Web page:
{[ promptMessage ]}

Bookmark it

{[ promptMessage ]}

EE 230 Lecture 6 Spring 2010

# EE 230 Lecture 6 Spring 2010 - EE 230 Lecture 6 Linear...

This preview shows pages 1–12. Sign up to view the full content.

EE 230 Lecture 6 Linear Systems Poles/Zeros/Stability Stability

This preview has intentionally blurred sections. Sign up to view the full version.

View Full Document
Quiz 5 A system has the transfer function T(s) Determine the poles of the system. () 1 4 s Ts 10 7s s + = ++
And the number is ? 1 3 8 4 6 7 5 2 9

This preview has intentionally blurred sections. Sign up to view the full version.

View Full Document
And the number is ? 1 3 8 4 6 7 5 2 9 ?
Quiz 5 A system has the transfer function T(s) Determine the poles of the system. () 1 4 s Ts 10 7s s + = ++ Solution: 71 0 2 1 1 4s 4 4 s 10 ss s ⎛⎞ + + ⎜⎟ ⎝⎠ == + + 10 5 2 11 44 s7 s s 2 s + + Poles at s = -2 and s = -5

This preview has intentionally blurred sections. Sign up to view the full version.

View Full Document
Step Response of First-Order Networks IN OUT Many times interested in the step response of a linear system when the system is first-order X OUT (t)=? 0 C t-T t OUT X = F + (I-F)e I is the intital value, F is the final value and t C is the time constant For any first-order linear system, the unit step response is given by Review from Last Time
Step Response of First-Order Networks X OUT t I F T 0 T 0 + t C 0 C t-T t OUT X = F + (I-F)e Review from Last Time

This preview has intentionally blurred sections. Sign up to view the full version.

View Full Document
Step Response of First-Order Networks 0 C t-T t OUT V = F + (I-F)e -1 C t= - p=RC Example: () K Ts = s-p Obtain the step response of the circuit shown if the step is applied at time T=1msec and prior to V OUT (t)=0 for t<1msec. Assume R=1K, C=0.1uF Solution: 1 1+RCs 1 RC 1 s+ RC 1 p = - RC F=1V I=1V t-.001 RC OUT V = 1 + (-1)e t-.001 RC OUT V= 1 - e This is first order and of the form: Thus, the output can be expressed as: Review from Last Time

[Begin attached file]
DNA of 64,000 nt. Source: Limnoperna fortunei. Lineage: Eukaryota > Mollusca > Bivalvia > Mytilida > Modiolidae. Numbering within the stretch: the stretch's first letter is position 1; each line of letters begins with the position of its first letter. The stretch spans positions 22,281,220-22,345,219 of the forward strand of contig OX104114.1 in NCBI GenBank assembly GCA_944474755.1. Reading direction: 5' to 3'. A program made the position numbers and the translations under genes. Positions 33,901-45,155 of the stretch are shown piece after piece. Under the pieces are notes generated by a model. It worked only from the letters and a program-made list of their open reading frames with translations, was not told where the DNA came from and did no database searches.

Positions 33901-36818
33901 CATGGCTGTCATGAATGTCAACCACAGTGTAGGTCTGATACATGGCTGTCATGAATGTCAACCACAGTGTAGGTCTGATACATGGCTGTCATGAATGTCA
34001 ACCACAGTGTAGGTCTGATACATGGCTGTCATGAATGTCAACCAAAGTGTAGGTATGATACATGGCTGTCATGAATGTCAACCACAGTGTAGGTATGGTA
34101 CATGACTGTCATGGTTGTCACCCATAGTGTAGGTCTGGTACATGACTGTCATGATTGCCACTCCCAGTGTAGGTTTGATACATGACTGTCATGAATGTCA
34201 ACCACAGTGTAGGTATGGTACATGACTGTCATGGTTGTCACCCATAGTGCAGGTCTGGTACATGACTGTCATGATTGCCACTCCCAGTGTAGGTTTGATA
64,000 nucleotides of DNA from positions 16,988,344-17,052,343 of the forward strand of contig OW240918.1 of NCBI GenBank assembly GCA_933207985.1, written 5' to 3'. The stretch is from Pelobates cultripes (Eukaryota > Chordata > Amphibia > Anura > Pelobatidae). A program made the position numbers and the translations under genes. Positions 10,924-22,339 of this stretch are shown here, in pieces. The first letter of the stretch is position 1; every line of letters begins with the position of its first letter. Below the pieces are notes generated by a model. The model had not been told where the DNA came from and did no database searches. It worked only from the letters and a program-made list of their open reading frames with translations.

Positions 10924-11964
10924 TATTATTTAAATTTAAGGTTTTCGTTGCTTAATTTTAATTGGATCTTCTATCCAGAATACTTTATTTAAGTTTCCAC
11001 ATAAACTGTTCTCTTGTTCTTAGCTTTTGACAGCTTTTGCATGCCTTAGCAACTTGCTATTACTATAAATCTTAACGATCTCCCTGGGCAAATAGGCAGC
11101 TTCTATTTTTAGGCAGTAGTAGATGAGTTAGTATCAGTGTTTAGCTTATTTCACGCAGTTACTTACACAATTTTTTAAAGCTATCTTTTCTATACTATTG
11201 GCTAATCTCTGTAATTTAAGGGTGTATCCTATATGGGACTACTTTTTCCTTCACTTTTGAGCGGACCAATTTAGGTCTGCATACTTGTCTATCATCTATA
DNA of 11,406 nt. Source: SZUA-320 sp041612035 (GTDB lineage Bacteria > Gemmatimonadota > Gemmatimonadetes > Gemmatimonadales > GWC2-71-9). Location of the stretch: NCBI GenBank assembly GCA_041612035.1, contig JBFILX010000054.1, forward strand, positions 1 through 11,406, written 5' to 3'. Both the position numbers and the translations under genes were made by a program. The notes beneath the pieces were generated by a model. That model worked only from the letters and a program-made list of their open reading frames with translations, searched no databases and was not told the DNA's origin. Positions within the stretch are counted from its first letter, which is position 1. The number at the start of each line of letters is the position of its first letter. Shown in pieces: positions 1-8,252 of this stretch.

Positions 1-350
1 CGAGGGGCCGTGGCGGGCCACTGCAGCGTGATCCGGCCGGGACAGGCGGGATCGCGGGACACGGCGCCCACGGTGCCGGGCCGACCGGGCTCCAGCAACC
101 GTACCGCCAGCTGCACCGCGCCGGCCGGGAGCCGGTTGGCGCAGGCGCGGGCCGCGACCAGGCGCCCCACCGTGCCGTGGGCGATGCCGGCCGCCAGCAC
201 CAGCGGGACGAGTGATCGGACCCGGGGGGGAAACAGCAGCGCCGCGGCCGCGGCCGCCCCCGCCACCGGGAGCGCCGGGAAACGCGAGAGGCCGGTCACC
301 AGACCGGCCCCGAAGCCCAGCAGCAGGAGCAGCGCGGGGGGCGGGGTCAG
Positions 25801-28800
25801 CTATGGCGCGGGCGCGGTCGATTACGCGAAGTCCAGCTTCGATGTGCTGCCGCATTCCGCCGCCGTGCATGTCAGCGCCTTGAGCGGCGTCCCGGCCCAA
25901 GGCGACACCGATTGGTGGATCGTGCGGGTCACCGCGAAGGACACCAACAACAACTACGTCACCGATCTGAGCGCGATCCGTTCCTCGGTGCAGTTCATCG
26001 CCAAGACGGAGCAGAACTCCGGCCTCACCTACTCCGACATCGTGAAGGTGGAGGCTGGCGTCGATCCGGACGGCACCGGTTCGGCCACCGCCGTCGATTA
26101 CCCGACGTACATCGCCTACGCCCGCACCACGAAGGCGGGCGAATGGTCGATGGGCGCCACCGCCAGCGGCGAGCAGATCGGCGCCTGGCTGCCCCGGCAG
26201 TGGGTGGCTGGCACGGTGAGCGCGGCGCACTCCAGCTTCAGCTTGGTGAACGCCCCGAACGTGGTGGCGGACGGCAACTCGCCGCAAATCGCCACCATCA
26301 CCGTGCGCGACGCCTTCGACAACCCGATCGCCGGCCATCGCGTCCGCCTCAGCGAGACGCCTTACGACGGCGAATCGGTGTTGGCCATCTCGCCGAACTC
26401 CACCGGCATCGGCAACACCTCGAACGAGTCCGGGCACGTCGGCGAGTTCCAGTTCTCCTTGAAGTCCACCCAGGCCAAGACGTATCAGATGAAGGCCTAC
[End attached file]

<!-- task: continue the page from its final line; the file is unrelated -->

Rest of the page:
Impedance and Conductance Notation Circuit Analysis with Impedance Notation (Z) and Conductance Notation (G) Ohms Law V=I Z I=V G KCL ( ) X12 3 K 1 12 23 3 k k V G +G +G +. ..+G = V G +V G +V G +. ..+V G 1 kk Xi i i i=1 VG = V G i = ⎛⎞ ⎜⎟ ⎝⎠ ∑∑ KCL is often the fastest way to analyze electronic circuits G 2 3 k Node with conductance notation Conductance notation is often much less cumbersome than impedance notation when analyzing electronic circuits Why? Why? Formally: Review from Last Time

This preview has intentionally blurred sections. Sign up to view the full version.

View Full Document
Poles and Zeros of Linear Networks () m i i i=0 n i i i=0 as Ts bs = For any linear system, T(s) can be expressed as where a i and b i are all real, , , and n m Numerator often termed N(s) Denominator often termed D(s) Definition: The roots of D(s) are the poles of T(s) and the roots of N(s) are the zeros of T(s) The poles of T(s) are often termed the poles of the system m i i i=0 n i i i=0 Ns Ds == Can always make b n =1 n b 0 m a 0 Linear System X IN X OUT Review from Last Time
Step Response of First-Order Networks ( ) I 0 pt -T OUT X=

This preview has intentionally blurred sections. Sign up to view the full version.

View Full Document
This is the end of the preview. Sign up to access the rest of the document.

{[ snackBarMessage ]}

### Page1 / 33

EE 230 Lecture 6 Spring 2010 - EE 230 Lecture 6 Linear...

This preview shows document pages 1 - 12. Sign up to view the full document.

View Full Document
Ask a homework question - tutors are online